Git typical workflows. This tutorial explains typical workflows for using Git.

1. Typical Git workflows

The following description highlights typical Git workflows.

1.1. Providing a patch

Git emphasizes the creation of branches for feature development or to create bug fixes. The following description lists a typical Git workflow for fixing a bug in your source code (files) and providing a patch for it. This patch contains the changes and can be used by another person to apply the changes to his local Git repository.

This description assumes that the developer who creates the changes cannot push changes directly to the remote repository. For example you solve an issue in the source code of an open source project and want that the maintainer of the project to integrate this change into this repository.

  • Clone the repository, in case you have not done that.

  • Create a new branch for the bug fix

  • Modify the files (source code)

  • Commit changes to your branch

  • Create patch

  • Send patch to another person or attach it to a bug report, so that is can be applied to the other Git repository

You may also want to commit several times during 3. and 4. and rebase your commits afterwards.

1.2. Working with two repositories

Sometimes you want to add a second remote repository to your local Git repository and pull from and push to both repositories. The following example describes how to add another remote repository and exchange commits with both repositories.

You can add another remote repository called remote_name via the following command.

# add remote
# syntax: git remote add <remote_name> <url_of_gitrepo>
# git remote add mysecondrepo <url_of_gitrepo>

git remote -v
# see all repos

For merging the changes in mysecondrepo create a new branch called newbranch.

# create a new branch which will be used
# to merge changes coming from repository 1
git checkout -b <newbranch>

Afterwards you can pull from your new repository called mysecondrepo and push to your original repository, e.g., origin.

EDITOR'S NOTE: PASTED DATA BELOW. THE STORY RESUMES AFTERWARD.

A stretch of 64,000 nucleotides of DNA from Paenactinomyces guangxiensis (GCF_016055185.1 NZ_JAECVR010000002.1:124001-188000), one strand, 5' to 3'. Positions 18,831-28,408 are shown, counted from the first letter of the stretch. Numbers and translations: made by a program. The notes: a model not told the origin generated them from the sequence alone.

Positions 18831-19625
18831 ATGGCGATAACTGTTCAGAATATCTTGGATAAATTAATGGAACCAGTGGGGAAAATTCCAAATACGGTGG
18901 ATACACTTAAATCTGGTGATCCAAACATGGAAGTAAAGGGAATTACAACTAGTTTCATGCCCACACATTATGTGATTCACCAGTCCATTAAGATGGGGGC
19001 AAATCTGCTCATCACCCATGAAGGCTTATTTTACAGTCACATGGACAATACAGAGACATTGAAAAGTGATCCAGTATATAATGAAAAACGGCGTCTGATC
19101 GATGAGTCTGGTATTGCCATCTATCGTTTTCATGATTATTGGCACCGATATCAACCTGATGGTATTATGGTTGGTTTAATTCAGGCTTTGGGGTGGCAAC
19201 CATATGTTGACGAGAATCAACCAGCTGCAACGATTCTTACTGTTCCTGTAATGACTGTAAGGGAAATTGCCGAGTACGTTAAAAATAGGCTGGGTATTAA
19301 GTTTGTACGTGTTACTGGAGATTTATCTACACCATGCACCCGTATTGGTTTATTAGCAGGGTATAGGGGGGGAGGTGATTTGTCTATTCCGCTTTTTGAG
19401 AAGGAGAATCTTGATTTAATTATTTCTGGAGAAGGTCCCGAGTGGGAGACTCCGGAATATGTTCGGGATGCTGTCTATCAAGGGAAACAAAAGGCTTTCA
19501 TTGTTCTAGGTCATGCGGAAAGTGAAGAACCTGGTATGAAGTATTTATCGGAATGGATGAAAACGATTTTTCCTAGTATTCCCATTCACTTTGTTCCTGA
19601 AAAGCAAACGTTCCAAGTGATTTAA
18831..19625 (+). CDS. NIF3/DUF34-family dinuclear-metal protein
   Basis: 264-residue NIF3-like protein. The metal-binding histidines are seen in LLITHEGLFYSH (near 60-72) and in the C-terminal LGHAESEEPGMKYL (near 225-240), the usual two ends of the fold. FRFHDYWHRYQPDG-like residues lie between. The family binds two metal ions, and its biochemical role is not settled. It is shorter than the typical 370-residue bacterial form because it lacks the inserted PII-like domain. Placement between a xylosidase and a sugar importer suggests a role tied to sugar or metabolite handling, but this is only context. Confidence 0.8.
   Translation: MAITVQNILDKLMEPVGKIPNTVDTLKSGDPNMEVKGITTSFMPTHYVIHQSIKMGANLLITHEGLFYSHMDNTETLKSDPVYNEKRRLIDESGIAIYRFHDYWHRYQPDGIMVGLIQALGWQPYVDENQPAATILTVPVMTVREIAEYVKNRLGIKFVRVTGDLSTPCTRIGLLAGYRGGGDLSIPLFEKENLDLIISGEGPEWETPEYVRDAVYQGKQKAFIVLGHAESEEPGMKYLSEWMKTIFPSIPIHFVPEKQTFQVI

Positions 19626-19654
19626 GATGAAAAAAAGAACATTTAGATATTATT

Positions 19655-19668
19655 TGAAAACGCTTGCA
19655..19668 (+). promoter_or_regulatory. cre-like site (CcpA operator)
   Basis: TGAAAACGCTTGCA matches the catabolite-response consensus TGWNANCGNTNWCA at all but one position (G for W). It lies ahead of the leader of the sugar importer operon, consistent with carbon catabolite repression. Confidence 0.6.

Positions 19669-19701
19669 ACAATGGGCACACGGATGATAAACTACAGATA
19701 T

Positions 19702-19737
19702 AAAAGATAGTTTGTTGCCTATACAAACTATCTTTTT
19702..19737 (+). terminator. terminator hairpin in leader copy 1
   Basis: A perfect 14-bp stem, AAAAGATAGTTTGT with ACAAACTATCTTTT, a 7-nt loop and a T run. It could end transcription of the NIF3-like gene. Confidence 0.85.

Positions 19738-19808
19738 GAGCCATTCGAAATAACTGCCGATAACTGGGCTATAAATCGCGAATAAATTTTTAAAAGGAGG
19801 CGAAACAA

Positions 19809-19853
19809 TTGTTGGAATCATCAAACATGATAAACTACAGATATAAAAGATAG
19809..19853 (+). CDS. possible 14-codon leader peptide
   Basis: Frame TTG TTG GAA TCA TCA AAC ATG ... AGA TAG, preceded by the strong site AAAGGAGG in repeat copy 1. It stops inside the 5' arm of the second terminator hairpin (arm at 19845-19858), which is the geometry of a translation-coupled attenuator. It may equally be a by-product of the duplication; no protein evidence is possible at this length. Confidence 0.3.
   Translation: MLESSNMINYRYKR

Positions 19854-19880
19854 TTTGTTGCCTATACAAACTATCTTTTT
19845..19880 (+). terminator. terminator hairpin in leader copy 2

# reminder: your active branch is newbranch

# pull remote_name and merge
git pull mysecondrepo

# or fetch and merge in two steps
git fetch mysecondrepo
git merge mysecondrepo/newbranch

# afterwards push to first repository
# -u sets the tracking branch
# for the current branch
git push -u origin master

1.3. Using pull requests

Another very common Git workflow is the usage of pull requests. In this workflow a developer clones a repository and once he thinks he has something useful for another clone or the origin repository he sends the owner a pull request asking to merge his changes.

A pull request can be seen as a notification which includes the information from which branch and URL the changes can be pulled and also the information to which URL and branch these changes should be pulled too.

This workflow is actively promoted by the hosting platform but you can also provide the required information to someone via email.

You can use the git request-pull command to generate a generic pull request which you may include into an email. See Git request-pull for details.

1.4. A shared repository between developers

A very typical Git workflow is that the developers integrate their work via a shared remote repository. The following section describes a typical sworkflow for this scenario.

The shared repository is located on a server so that it can easily be reached by each developer.

The developers push to this remote repository, typically they use the remote master branch on the remote repository to integrate their work. They may also use different remote branches for shared feature development or maintenance releases.

The initial setup requires that every developer clones the remote repository or adds the remote repository as additional remote to his local repository.

1.5. Using a shared repository

To develop a change and integrate it into the shared repository, the developer would:

  • Create a new local branch for the development

  • Change content in the working tree and add and commit his changes

  • If required he switches to other branches to do other work

  • Once the development in the branch is complete he rebases (or merges) the commit history onto the relevant remote-tracking branch to allow a fast-forward merge for this development

  • Pushes his changes to the remote repository; this results in a fast-forward merge in the remote repository

Git emphasizes the creation of branches for feature development or to create bug fixes.

During this development he may fetch and merge or rebase the changes from the remote repository at any point in time. The developer may use the pull command instead of the fetch command.

Even if you have the rights to push to master in a remote repository, creating a local branch for every feature or bug fix is a good practice.

Once your development is finished you merge your changes to your master and push the changes from master to the shared remote Git repository.

2. Links and Literature

3. vogella training and consulting support

Copyright © 2012-2019 vogella GmbH. Free use of the software examples is granted under the terms of the Eclipse Public License 2.0. This tutorial is published under the Creative Commons Attribution-NonCommercial-ShareAlike 3.0 Germany license.